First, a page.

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Molecular Genetics - BIO00052I

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  • Department: Biology
  • Module co-ordinator: Prof. Betsy Pownall
  • Credit value: 20 credits
  • Credit level: I
  • Academic year of delivery: 2024-25

Module summary

How complex multicellular organisms develop from a single fertilized egg is one of the key questions in biology. Understanding how cells become specialized and form functioning tissues, organs and whole organisms informs our understanding of human genetic disorders as well as cancer and the module will focus on genetic and epigenetic mechanisms that regulate animal development. It will also discuss the highly conserved nature of developmental mechanisms and explore how the environment can influence phenotype through epigenetic modifications. Throughout the module there will be an emphasis on the experimental approaches taken to elucidate developmental pathways and to understand gene function.

Module will run

Occurrence Teaching period
A Semester 2 2024-25

Module aims

The module aims to show how molecular genetics, in combination with other experimental approaches, can be used to elucidate key mechanisms in developmental biology. Workshop and practical sessions will encourage and enable students to solve novel problems regarding gene function in development. The content will draw on aspects of stem cell biology, gene expression control, cell signalling and embryology and will therefore prepare students for various Stage 3 modules.

Module learning outcomes

Students who successfully complete this module will be able to:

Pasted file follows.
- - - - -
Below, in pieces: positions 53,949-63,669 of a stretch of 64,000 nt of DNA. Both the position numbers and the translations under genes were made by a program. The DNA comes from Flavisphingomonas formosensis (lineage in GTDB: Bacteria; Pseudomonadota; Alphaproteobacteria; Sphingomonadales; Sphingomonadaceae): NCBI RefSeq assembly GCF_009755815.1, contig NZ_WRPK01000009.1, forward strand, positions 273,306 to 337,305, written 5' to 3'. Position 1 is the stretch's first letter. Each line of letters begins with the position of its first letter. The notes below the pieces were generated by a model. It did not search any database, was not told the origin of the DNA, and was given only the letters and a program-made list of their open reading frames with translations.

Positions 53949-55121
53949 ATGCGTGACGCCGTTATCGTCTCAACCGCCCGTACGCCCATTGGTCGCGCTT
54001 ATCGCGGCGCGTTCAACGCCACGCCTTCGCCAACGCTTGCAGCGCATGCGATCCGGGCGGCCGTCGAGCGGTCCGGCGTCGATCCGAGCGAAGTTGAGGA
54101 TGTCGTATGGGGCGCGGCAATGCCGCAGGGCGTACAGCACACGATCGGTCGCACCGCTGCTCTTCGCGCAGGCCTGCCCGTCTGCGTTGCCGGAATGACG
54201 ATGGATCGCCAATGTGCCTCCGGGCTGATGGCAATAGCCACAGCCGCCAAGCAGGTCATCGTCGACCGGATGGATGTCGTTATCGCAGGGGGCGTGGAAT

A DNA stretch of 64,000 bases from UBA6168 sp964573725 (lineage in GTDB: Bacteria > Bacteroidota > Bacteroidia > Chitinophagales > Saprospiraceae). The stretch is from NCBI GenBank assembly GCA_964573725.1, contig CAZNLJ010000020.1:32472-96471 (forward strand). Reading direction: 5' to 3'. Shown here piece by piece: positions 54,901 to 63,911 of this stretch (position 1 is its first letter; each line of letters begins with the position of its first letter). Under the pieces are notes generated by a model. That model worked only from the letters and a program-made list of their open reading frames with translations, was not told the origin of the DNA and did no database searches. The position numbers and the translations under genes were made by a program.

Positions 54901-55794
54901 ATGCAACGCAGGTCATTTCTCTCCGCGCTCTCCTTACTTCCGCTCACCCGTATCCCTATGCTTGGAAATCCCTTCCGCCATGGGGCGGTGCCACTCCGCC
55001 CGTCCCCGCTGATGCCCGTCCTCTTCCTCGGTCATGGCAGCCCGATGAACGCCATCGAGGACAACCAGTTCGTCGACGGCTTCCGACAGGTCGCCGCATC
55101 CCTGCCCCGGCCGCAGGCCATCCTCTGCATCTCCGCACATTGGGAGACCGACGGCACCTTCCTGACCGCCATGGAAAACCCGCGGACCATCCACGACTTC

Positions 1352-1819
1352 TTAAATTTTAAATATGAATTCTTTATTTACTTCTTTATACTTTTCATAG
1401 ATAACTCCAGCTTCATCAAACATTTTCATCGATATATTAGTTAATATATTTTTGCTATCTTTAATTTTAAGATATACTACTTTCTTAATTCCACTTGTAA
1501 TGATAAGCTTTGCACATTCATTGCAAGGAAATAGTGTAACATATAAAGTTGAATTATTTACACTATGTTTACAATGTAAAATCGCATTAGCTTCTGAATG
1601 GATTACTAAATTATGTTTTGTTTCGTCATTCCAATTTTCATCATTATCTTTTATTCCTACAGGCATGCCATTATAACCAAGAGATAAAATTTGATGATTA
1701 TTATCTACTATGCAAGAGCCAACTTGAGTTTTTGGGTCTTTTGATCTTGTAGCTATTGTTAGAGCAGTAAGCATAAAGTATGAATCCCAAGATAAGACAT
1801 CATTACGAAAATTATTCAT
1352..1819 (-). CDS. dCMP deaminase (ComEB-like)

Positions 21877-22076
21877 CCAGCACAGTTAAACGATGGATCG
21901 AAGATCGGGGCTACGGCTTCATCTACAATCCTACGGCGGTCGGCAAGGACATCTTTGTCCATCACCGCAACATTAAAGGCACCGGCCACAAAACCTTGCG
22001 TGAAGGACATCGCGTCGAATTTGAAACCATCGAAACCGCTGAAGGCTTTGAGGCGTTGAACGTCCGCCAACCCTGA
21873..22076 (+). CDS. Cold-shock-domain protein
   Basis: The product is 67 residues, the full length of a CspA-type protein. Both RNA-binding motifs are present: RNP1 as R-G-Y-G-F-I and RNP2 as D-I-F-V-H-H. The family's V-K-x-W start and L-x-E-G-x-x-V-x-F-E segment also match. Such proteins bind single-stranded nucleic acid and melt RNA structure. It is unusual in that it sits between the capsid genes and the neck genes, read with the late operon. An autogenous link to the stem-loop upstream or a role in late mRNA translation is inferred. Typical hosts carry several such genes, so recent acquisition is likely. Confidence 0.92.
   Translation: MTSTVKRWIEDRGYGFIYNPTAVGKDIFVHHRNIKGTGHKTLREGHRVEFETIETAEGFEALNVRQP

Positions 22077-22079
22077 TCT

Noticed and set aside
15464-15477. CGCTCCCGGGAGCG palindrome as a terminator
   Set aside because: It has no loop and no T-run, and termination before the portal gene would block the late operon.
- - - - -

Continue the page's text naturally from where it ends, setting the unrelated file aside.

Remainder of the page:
Describe the molecular genetic and epigenetic mechanisms regulating development.

Discuss how knowledge of the conserved mechanisms regulating development has been important for understanding the genetic basis of some human diseases.

Interpret experimental evidence related to gene function, epigenetic regulation and genetic disorders.

Understand how a toolkit of techniques can be used to investigate gene function and apply this knowledge to design experiments to address problems related to development of multicellular organisms.

Critically assess novel data from primary research papers


Task Length % of module mark
Online Exam -less than 24hrs (Centrally scheduled)
Online exam: Molecular Genetics
6 hours 100

Special assessment rules



Task Length % of module mark
Online Exam -less than 24hrs (Centrally scheduled)
Online exam: Molecular Genetics
6 hours 100

Module feedback

Marks for all summative assessments will be made available to you and your supervisor via e:vision. Feedback will be either individual or cohort-level, depending on the assessment format. You should take the opportunity to discuss your marks and feedback with your supervisor.

For exam-style summative assessment, model answers will be provided for all questions along with cohort-level feedback indicating how students answered questions in general. Marks achieved per question will be added to your script.

For coursework assessments (eg. reports or essays) you will receive individual feedback on your work. This will usually be in the form of a feedback sheet that will include suggestions for further improvement.

During the teaching of the module you will receive formative feedback that may be at a whole class or individual level. Such feedback may include: model answers and discussion of workshop questions, summaries of performance in practicals, VLE-based quizzes, individual spoken comments during workshops, individual written comments on formative work.

Indicative reading

These are available through the VLE module site.

The information on this page is indicative of the module that is currently on offer. The University is constantly exploring ways to enhance and improve its degree programmes and therefore reserves the right to make variations to the content and method of delivery of modules, and to discontinue modules, if such action is reasonably considered to be necessary by the University. Where appropriate, the University will notify and consult with affected students in advance about any changes that are required in line with the University's policy on the Approval of Modifications to Existing Taught Programmes of Study.